July 21, 2020

Ep 1: So, About That Planning Retreat...

Ep 1: So, About That Planning Retreat...

Small and mid size businesses have had to rethink many things - perhaps almost everything - amidst the shutdown. For the first few weeks, even months, cancelling or delaying strategic planning efforts made good sense. Months into the pandemic, with "normal" on an uncertain time horizon, business leaders need to find new ways to approach business planning. In our first episode on this topic, we will explore what to do "About That Planning Retreat", as management offsites have disappeared - but the need hasn't.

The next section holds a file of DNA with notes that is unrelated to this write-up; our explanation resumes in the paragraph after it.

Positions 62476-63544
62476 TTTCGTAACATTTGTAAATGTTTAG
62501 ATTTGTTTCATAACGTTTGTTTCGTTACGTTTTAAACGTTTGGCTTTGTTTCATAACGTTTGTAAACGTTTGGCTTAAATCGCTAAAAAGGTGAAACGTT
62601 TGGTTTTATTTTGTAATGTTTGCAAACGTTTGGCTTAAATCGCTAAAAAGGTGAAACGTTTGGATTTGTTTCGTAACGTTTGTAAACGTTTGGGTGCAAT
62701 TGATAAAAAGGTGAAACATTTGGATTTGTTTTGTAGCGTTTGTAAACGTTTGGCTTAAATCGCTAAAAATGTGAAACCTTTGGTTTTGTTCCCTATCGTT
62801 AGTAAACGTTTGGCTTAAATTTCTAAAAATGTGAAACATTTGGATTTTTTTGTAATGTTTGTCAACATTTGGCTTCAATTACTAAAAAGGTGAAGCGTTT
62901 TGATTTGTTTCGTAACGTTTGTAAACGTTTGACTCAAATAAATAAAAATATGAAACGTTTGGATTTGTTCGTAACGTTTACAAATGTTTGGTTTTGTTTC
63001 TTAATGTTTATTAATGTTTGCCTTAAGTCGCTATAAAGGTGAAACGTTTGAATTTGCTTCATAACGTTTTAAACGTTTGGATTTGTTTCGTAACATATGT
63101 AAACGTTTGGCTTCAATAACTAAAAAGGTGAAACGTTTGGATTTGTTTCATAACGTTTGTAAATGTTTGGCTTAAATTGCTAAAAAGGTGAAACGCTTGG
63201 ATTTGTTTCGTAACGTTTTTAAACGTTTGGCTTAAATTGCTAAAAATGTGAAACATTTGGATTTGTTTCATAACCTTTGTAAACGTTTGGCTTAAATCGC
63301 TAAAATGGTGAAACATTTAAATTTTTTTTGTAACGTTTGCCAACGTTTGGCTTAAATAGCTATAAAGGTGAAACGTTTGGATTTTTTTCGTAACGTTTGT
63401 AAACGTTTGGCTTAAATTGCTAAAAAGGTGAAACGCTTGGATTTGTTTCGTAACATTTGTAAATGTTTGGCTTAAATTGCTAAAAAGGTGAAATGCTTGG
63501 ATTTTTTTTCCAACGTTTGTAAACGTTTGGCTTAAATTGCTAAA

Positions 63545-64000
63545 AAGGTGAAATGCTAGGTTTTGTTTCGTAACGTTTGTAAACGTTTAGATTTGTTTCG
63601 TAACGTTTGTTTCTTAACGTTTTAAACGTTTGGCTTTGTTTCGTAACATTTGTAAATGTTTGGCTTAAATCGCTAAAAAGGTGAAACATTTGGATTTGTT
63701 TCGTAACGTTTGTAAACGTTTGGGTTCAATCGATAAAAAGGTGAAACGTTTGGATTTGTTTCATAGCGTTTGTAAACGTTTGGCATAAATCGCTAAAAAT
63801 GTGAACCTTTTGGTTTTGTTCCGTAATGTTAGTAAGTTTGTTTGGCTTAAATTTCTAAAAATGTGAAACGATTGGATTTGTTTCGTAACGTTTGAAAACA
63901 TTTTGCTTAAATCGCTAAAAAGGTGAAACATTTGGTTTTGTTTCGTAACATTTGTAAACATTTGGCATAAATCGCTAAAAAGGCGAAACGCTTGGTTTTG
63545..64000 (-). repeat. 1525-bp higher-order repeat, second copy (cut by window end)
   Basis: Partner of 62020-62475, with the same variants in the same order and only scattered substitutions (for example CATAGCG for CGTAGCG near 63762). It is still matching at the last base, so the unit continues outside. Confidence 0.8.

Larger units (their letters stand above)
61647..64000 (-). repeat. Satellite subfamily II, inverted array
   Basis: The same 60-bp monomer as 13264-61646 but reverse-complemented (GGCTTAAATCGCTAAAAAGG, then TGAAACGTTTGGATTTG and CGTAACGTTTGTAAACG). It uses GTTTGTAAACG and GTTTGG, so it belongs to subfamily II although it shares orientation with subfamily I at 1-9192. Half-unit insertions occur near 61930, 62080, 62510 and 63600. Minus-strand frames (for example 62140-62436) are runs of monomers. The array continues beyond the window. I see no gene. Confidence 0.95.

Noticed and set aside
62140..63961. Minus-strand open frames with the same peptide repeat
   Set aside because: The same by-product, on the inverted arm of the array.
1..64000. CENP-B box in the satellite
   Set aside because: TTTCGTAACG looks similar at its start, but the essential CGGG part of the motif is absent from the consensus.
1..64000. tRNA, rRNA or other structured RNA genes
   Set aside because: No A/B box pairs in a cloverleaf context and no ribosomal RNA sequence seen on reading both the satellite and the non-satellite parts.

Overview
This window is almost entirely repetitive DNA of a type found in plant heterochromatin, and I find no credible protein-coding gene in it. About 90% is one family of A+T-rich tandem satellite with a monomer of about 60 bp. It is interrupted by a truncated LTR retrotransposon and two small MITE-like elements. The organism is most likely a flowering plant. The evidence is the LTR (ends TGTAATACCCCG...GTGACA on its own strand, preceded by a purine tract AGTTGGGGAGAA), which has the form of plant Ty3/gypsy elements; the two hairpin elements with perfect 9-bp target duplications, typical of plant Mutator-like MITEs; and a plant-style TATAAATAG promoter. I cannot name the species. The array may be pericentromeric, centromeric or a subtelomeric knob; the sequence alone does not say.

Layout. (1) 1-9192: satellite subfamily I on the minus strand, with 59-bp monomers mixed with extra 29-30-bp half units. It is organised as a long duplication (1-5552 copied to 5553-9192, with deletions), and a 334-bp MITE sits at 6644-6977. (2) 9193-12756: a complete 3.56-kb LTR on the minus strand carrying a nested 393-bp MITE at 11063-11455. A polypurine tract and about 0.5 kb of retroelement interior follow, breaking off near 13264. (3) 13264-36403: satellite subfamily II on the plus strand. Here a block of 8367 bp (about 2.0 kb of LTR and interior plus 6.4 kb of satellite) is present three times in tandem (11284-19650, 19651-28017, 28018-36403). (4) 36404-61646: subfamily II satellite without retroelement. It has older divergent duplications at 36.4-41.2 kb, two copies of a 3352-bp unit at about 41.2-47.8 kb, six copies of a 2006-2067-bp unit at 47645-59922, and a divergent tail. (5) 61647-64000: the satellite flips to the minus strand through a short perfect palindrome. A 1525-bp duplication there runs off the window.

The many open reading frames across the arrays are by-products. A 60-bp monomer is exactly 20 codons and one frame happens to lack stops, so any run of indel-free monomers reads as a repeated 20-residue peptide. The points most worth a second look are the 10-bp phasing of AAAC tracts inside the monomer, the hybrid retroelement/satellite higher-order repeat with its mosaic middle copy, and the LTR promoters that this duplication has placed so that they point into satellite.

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{"version":"1.0.0","segments":[{"speaker":"Stephanie Gaffin ","startTime":0.0,"body":"Companies have so many questions about planning right now. Most organizations have not seen this magnitude of uncertainty at any point in their history. There are a number of topics we could and will cover about successful strategic planning. But today, we'd like to focus in on one of the key tools often used in the planning process; the management retreat.\n\nWelcome to Right in the Middle of Market, a podcast about pragmatic perspectives on running, growing and selling your business. We talk about the challenges, decisions and most importantly the actions business owners can take to create long term value in their companies.\n"},{"speaker":"Mark Gaffin ","startTime":45.0,"body":"Today, I'm delighted to talk with Stephanie Chambliss Gaffin, a managing partner of the Gaffin Group to explore this issue. To kick us off, along with most other in person events, I'm guessing that most management retreats have been canceled, the past few months. What are you seeing?\n"},{"speaker":"Stephanie Gaffin ","startTime":61.0,"body":"You know, companies have retreats typically planned at different points in the year. There's often a regular cadence, some do there's in the Spring, some do them in the Fall, it's often tied to their budgeting process, or to whenever their fiscal year is beginning, or other natural rhythms in the business that they're in. So if anybody who had something planned in the late spring, or quite frankly, anytime in the summer, went ahead and cancelled it. And I think especially in those early weeks when we had no idea what was happening, and you may remember, there was a time when we thought this might be just a few weeks that we were shutting everything down. So at that point, just say, well, let's just kick it out a few weeks and surely by July, we'll be able to get together this summer. Now, I think it's been long enough that people are from what I'm hearing still nervous to plan in person events, still nervous about getting together regularly. So they're starting to say, gosh, we need to come up with a different option. Can we hold it virtually? Should we cancel it altogether? But we certainly can't proceed the way that we originally planned.\n"},{"speaker":"Mark Gaffin ","startTime":130.0,"body":"Let me pick up on that last point. Is this a great chance to get rid of the habit of a boondoggle? Or is there still value to be had?\n"},{"speaker":"Stephanie Gaffin ","startTime":140.0,"body":"You know, I think there are many different experiences that people have had with management retreats over the years and certainly in some organizations it can be perceived as, or it can actually just be, you know, a chance to get away and not really accomplish much business. But fundamentally, for the retreats that are well done, well planned and really add value, the two biggest reasons that I consistently hear and that I work with my clients on, to have a management retreat; number one, is relationship building. That can be a phrase that's easy to throw around, but it does matter when you are trying to work through business issues. The stronger the relationships between the people on your team, the easier it is to navigate those issues that inevitably come up throughout the course of business. The second piece, and second reason to have a retreat, is to create the space for deeper dialogue and discussion about more complex topics. These are the things that you're allocating 20 minutes on the weekly hour long agenda of the management team, you're just never going to get to the depth of should we enter a new product, what's happening with disruption that we're seeing from a competitor or those types of issues that really do require deeper thought and deeper interaction when you want to get a lot of people involved and come out of it at the other side, with a unified perspective and an agreement on action. I would argue both of those needs, the relationship and the need for deeper dialogue are still very critical. You know I hate the phrase, \"now more than ever\", but it does apply a little bit here to say, in a time when each of the individuals are stressed, because of what's happening in the world, what may be happening in their personal lives. And we have this degree of change in the environment. There certainly there are a lot of tough topics to be talking about. So I would argue that the need is still very much there, we just have to figure out a different way to go about it.\n"},{"speaker":"Mark Gaffin ","startTime":270.0,"body":"Are retreats just for big companies?\n"},{"speaker":"Stephanie Gaffin ","startTime":273.0,"body":"Companies of all sizes need to have their management teams aligned around key issues, doesn't necessarily have to be a retreat that gets you there, but any well run company has some kind of a forum that they use some mechanism, a place that they're getting together the key people in leadership roles across the organization to talk about important issues, sometimes tough issues that are facing the organization. They need a chance to be able to get input, to be able to debate things back and forth, hopefully in a very healthy way. And then what I always am most focused on, is determining what is that course of action? What are we going to do about it and come out of it with everyone may be not in 100% agreement about the topic, but an agreement on a course of action. I think the other thing that I would say is, again, back to my point about relationships, they do matter, and they take intentional care and feeding. So doesn't have to be a retreat. But there needs to be some kind of a function, no matter the size of the organization, to be able to establish connection. I think over the past several years, we've seen this to be very true, always between and among cross functional teams, but also in increasingly geographically distributed teams. When you look at what's happening right now in the way that many companies are having to operate, with some of them for the first time, not being physically together in the same environment, they do need a mechanism to be able to make sure that they're coming together and keeping those relationships among leaders in the organization very strong.\n"},{"speaker":"Mark Gaffin ","startTime":371.0,"body":"Okay, so where do we start? \n"},{"speaker":"Stephanie Gaffin ","startTime":373.0,"body":"Well, I think part of this depends on where you've been. The first thing that I would say, is if you have had retreats in the past, and if you had a good discipline around them, certainly a best practice, of having clear objectives going into those events, then you are already well on your way, and you can start with revisiting those objectives. What was it that you wanted to achieve? Hopefully, they were specific, they were tangible. And I always find that when you write those down, it starts to be able to clarify thinking and actually open up creativity around well, gosh, given the new constraints that we have, how else could we start to to achieve those. You also want to revisit those objectives and say, What's different now? What new gaps are you seeing based on the way your company needs to operate in this current environment? And are there different things that you might need to achieve? For those companies that maybe haven't been as disciplined about objectives in the past ,or haven't done retreats in the past, again, starting with those objectives, really think about, gosh, if I could put my leadership team together in a room for two days or for a day, again, not that that's what you can do right now, but start with that mental construct. What would you want to get out of it? What would be most important? Another way to think about it, is to think about what is it that you're missing in the way that you're operating? Compared to the time when we all had the opportunity to be physically together in a much more frequent way, what are the gaps that you're finding? Where is the organization struggling for that lack of more casual and unstructured interaction? That can help you to guide the objectives. The final thing that I'll say in this point, is, I think it's really important to prioritize. It is so easy to come up with objectives. So easy in fact that you may end up with a laundry list of them and then you won't actually be able to achieve it. So it's not only coming up with the objectives, but then prioritizing down to what are the most important things you really want to achieve.\n"},{"speaker":"Mark Gaffin ","startTime":506.0,"body":"Okay, we'll be right back with more of Stephanie Chambliss Gaffin talking about that planning retreat. Very good topic today. We'll be right back after this message.\n"},{"speaker":"Stephanie Gaffin ","startTime":516.0,"body":"Right in the Middle Market is brought to you by the Gaffin Group, a full service business consulting firm. The Gaffin group works closely with middle market companies tackling the big challenges of today's environment and capturing the value enhancing growth opportunities of tomorrow. Too often, dogma, platitudes or wishlists get confused with strategy, then it's no small wonder that execution can be muddled. The Gaffin Group principles work closely with company boards, executives and their teams to seek pragmatic, tangible results. They provide comprehensive advisory services across strategic, financial, operational and merger and acquisition capabilities. All framed by the fundamental belief that real strategy drives real results. The Gaffin Group is focused on delivering robust practical insights and fact based pragmatic solutions. Their services are designed to support their clients profitable growth and sustainable long term value creation. Go to gaffingroup.com to learn more about how the Gaffin Group can help you and your company.\n"},{"speaker":"Mark Gaffin ","startTime":578.0,"body":"So welcome back. We're talking with Stephanie Chambliss Gaffin about that planning retreat. Great topic. Question for you, are organizations approaching the actual retreat differently, or is it pretty much the same but just now all on Zoom?\n"},{"speaker":"Stephanie Gaffin ","startTime":594.0,"body":"So, if you think about the retreats that we had before, even the ones that weren't as clear about objectives, at some level, especially in organizations with groups that get along pretty well, you could kind of just throw everybody in a room and at some level trust that the right conversations were going to take place. Again, not that that was a best practice, but there was some element to that. I think what we're seeing now, is that there has to be a much greater discipline in planning. You have to know what it is that you want to achieve, and really think about how you're going to get there. I think the second thing I would say is we're seeing differences in schedule and structure. An all day meeting at a retreat is one thing, but there, you're able to read the energy in the room, you're able to feed off each other, people can get up and walk around. We've all heard about Zoom fatigue at this point, and it's very real. And so, what I'm finding is most people will cap out at about two, maybe three hours at a stent with some breaks in between, no matter how great the content is. I think you also have to recognize that people may not be able to break away from their personal responsibilities as easily as they could in other times. Before it was easier to say, make your arrangements around personal responsibilities or family, you're going to take two or three days away, and then come back, right now as many working parents are facing schools that are closed, daycares that are closed, camps that are closed, that can be much more challenging to do. So for example, you may need to think about a series of conversations in two to three hour chunks, rather than a single one to two day stent. I'll talk about this in a minute, but that also comes then to the importance of having a really strong facilitator to connect the dots across those conversations. The third thing then is the planning and the pre wiring. We already talked about the importance of objectives, and then you want everyone to be heard and with shorter timeframes that may be hard to do. So really think about how do you pre wire some of these conversations? How do you have some of the background conversations ahead of time? On the day of or the days of, manage the conversation. You really need to think about how do you bring in someone with strong facilitation. If you need to, to find that skill set, go outside of your team, or even bring in an outside resource. But you need to make sure that you have somebody that has a really strong facilitation skill set to help you get the most out of this conversation and out of this time together. And then finally, no different than an in person retreat, be clear about the action items and the follow up\n"},{"speaker":"Mark Gaffin ","startTime":763.0,"body":"All great points. You mentioned how important it is to manage the conversation. Are there best practices to that?\n"},{"speaker":"Stephanie Gaffin ","startTime":771.0,"body":"Yeah, one of the things that I see most frequently is that let's call it the sponsoring executive, who is the individual who's bringing together the agenda. They're pulling together the team, they're really encouraging people to participate, making sure that calendars get cleared for people to be able to join, that that person thinks that they can also be the facilitator. Now, this is not a limitation of skill. But it is truly that the person who is in that leadership role, can't be the same one to facilitate the conversation. It's interesting, I actually saw this in a retreat that I facilitated a couple of years ago, where the leader if this particular team had originally been planning on leading the retreat. He actually is a very skilled facilitator and was doing some great pre wiring talking with a lot of different folks ahead of time, and as he and I started to chat, we were talking about the dialogue and he started to realize that he couldn't play both roles. I ended up joining to facilitate this retreat on their behalf. There was a very Interesting point where he stood up to present some information. And both of us saw that dynamic in the room change starkly. We went from people asking questions around the spirit of open dialogue, to asking questions looking for an answer, because they knew that he was the one in charge. So I think that's the kind of dynamic that you actually want to try to avoid, and that you need to have a facilitator who can be impartial. The reason that it's so important to have that designated facilitator. The skill set, somebody who doesn't have, if you will skin in the game of what's being discussed, as always, most helpful. Often you can find this kind of a person within the organization, perhaps from another team, and if not, it can be well worth it to invest in an outside facilitator to help you get the right kind of outcome. A good facilitator will also be able to help you think about what is the right structure, how do you plan, how do you do some of those pre wires. And then finally, obviously, you want to make sure that you have a scribe. Again, I think even more important when you're on Zoom, where typing, or writing while you're on video can be very distracting and very challenging.\n"},{"speaker":"Mark Gaffin ","startTime":914.0,"body":"So what are some of the ways that you have worked with business leaders to help them have successful retreats?\n"},{"speaker":"Stephanie Gaffin ","startTime":921.0,"body":"Well, I think Mark is, you know, this is truly one of my favorite things to do. I think, I've been known to describe this as the candy in my job, if you will. I think, for me, it starts with really exploring with that sponsoring executive, what it is that they want to achieve. Secondly, then it's understanding a little bit about the culture of the organization. Understanding how is the dynamic going to play in, what is this group going to be like? Are they going to be opposed to this topic? Do we need to figure out how to get them engaged or they're going to come in bustling with energy? And how do you come up with creative approaches that are still consistent with the culture of the organization. There's one organization that I worked with, we were doing a fairly major process redesign over a series of three retreats. And I actually ended up using Legos as a kinesthetic tool to help them really become creative and if you will think out of the box to break the mold of the way things have always been done. It worked in that organization, because it was a culture that was kind of fun and pretty open. So they thought this was great. In another organization, while it was very effective in one, it may not have worked as well somewhere else.\n"},{"speaker":"Mark Gaffin ","startTime":1002.0,"body":"So question for you, especially with the pandemic, the dynamic environment that we have now. I can see how people may have gotten locked in the past to doing things on an annual basis. You know, took a while to get people together. But the question I'd have for you is, doesn't it make sense if you have a kind of environment we had now, like if I had a planning retreat November or December of last year, it's kind of at best stale now. Does it make sense to keep things a little more dynamic, especially using technology, maybe to address the market moves and things like that. What's your thought on that?\n"},{"speaker":"Stephanie Gaffin ","startTime":1043.0,"body":"I think two things. I think, first of all Mark, it's kind of what you is tell me about dynamic budgeting processes. And the benefit of rather than doing an annual budget that almost inevitably by the end of the first quarter is outdated, that there's a real benefit to doing a rolling forecast. I think that is very much true and definitely in this environment. The second thing that I would say, is go back to your objectives. Think about what it is that you want to achieve, and then design a structure that will help you achieve those objectives. So it may be that you're going to have more regular interactions, it may be that you have a series of more frequent or intense, you know, spread out over just a couple of weeks, you do a number of sessions in rapid succession. And then, once a month, you need to have a tune up, we need to check in again and watch what's happening in the environment. Check back in on what we tried and what we planned. Is it working? So I think this is one of the ways that organizations can try to be more nimble and make sure that we're keeping everybody on the same page. I think the last thing that I would say on that, is that for organizations that came into this pandemic with very strong relationships among the team, they came in with an advantage, no question. But there is something that matters about in person interaction, and the further that we are getting away from that, the more intentional you as a leader need to be about making sure that there is some kind of a mechanism, some kind of an action to continually strengthen and nurture those relationships among your executive team among your leadership team. Because otherwise we can't just rely on I'm going to run into you in the office, we're going to chat a little bit and those relationships will naturally strengthen. So really be thoughtful about how you're doing that.\n"},{"speaker":"Mark Gaffin ","startTime":1166.0,"body":"We like to focus on pragmatic advice and action here. So to summarize, what are two or three actions that business leaders can take now, if they are trying to figure out what to do about their upcoming retreat?\n"},{"speaker":"Stephanie Gaffin ","startTime":1181.0,"body":"Let me focus in on two to make it really easy to remember. I think, number one, sit down and write out your objectives. And quite frankly, this can be helpful to even help you decide if there if you do need to have a retreat or a retreat, have some kind of a format. Prioritize on those top few and I think as you write those out, you'll start to identify if this is something that is important and is worth the effort. Number two, assuming the answer is yes, identify a facilitator to help you structure and plan. It is always going to be challenging to keep this on, it is inevitably one of a number of things. So identify that facilitator early, who can really help you think about what is a way that I can structure this in the given environment with the constraints that we have to be able to achieve those objectives that you've set.\n"},{"speaker":"Mark Gaffin ","startTime":1232.0,"body":"Well, Stephanie, this has been a great, great topic, very timely, and I think very important advice for people to sit down and think about ways forward in this environment. Thank you very much. I'm Mark Gaffin. You've been listening to Right in the Middle Market, a podcast about running, growing and selling your business. We'd love to hear your comments on today's episode or ideas for topics you'd like to hear in the future. Send me a message at LinkedIn or drop me an email at podcast@gaffingroup.com. Until next time, be well and be focused.\n\n"}]}